“I am a mere question mark on the map of this city,” A. #1 says in the hotel bar. R. tells me to turn around, and when I do, I see that the sun has risen over the sea. We have managed to drink and stay up all night.
Two women in niqab covering everything but their eyes point at me in my tight red dress and laugh. They think I am the funny-looking one, the fat one in the fishnets. They laugh on the outside, hiding under their tents. I laugh on the inside, at the irony of the moment.
In the van to the sea-side bar, we talk and joke animatedly. An hour passes. Silence falls. We are all deflated. Suddenly, A.#2 looks over at me and tells me that L., an American, had stopped with him in the street earlier and apologized, on behalf of America, for the invasion of Iraq. She cried. I asked him if he felt strange. He said he felt very moved. He said he wished he could answer her but there was a language barrier. I ask him what he would have said, expecting him to say; I am not Iraq and you are not America. We are just two, separate, people. But he says, I would have told her that I see these deaths as the price one pays for democracy. Silence in the van again.
A.#3 stands up and gives an acceptance speech to the volunteers and organizers on the writers’ behalf. Except he is better-prepared and more charming than I will ever be. I am hungover.
I am telling a story. I say, “They kicked me out when they found out I was pregnant.” The entire table at lunch goes quiet. I give details.
We find the British Councilwoman’s house- but only after a half hour’s worth of botched directions. There are three soldiers outside. One of them hits on H. There is an open bar inside.
At Barometre in Hamra, we dance. I tell A.#4 about the time I saw the Nile and it looked like tin.
8. On night #3, a revolution. All the writers and all the volunteers are drunk in the hotel lobby dancing. Screw the panels and discussions. We want to live.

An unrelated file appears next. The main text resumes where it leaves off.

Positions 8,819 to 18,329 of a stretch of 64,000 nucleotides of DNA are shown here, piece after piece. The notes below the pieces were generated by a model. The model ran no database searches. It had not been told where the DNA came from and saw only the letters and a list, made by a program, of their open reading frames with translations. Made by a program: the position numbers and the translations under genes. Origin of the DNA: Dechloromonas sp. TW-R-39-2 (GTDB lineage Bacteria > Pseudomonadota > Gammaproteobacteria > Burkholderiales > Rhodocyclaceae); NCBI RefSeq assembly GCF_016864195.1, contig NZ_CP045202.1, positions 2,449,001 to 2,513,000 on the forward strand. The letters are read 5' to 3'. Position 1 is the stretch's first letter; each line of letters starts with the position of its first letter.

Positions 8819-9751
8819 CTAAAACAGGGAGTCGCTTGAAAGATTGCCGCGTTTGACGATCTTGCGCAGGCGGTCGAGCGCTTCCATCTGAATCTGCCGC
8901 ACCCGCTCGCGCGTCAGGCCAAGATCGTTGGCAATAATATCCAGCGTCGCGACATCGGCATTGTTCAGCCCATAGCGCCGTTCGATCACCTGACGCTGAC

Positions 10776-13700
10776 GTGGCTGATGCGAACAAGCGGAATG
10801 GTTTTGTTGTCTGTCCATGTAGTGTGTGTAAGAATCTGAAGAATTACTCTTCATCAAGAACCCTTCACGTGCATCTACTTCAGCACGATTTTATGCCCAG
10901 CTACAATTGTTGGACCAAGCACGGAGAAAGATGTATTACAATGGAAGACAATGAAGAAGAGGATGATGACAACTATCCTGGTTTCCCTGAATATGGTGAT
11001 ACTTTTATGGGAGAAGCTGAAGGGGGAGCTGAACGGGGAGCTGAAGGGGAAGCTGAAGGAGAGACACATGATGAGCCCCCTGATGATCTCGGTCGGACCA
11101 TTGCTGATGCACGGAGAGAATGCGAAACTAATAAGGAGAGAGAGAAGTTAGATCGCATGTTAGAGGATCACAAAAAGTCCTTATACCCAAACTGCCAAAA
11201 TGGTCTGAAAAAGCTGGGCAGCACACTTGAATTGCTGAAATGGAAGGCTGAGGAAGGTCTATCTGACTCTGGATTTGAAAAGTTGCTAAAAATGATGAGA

We don’t go to Abu Elie’s communist bar, but we see a young man pasting blank fliers then standing in the dark alleyway to fill them in with pen. He is Abu-Elie’s son.
Our moderator, the TV anchor, wants to know where the audience is, even though it’s our event, not hers. She’s used to her audience. The event was billed a “women’s conversation.” Almost no one shows. The other two writers and I have a blast putting a pin against the balloon of the TV anchor’s rigid ideas of femininity- and in her stupid botoxed cheeks.
A woman walks down the street with a big white bandage over her nose. She displays her alteration proudly. And we, who are not yet altered, are making our way to yet another open bar to fix that.
I. is the official crush of the festival. Every man there wants to sleep with her. I suspect someone won.
In my hotel room I laugh a lot. I hope I am not loud. I am told by M., my fellow writer, that I am indeed loud.
I have a minute at the mike. I remember L. from Lebanon who died last year. I speak in her memory. I cry a little. Then I laugh.
We all joke that we want to highjack a plane for literature. A.#3 says, “We will make you listen to our bad poetry!” On the real plane back, as the rude flight attendant tells me I am too fat for the exit row, I yearn for prose.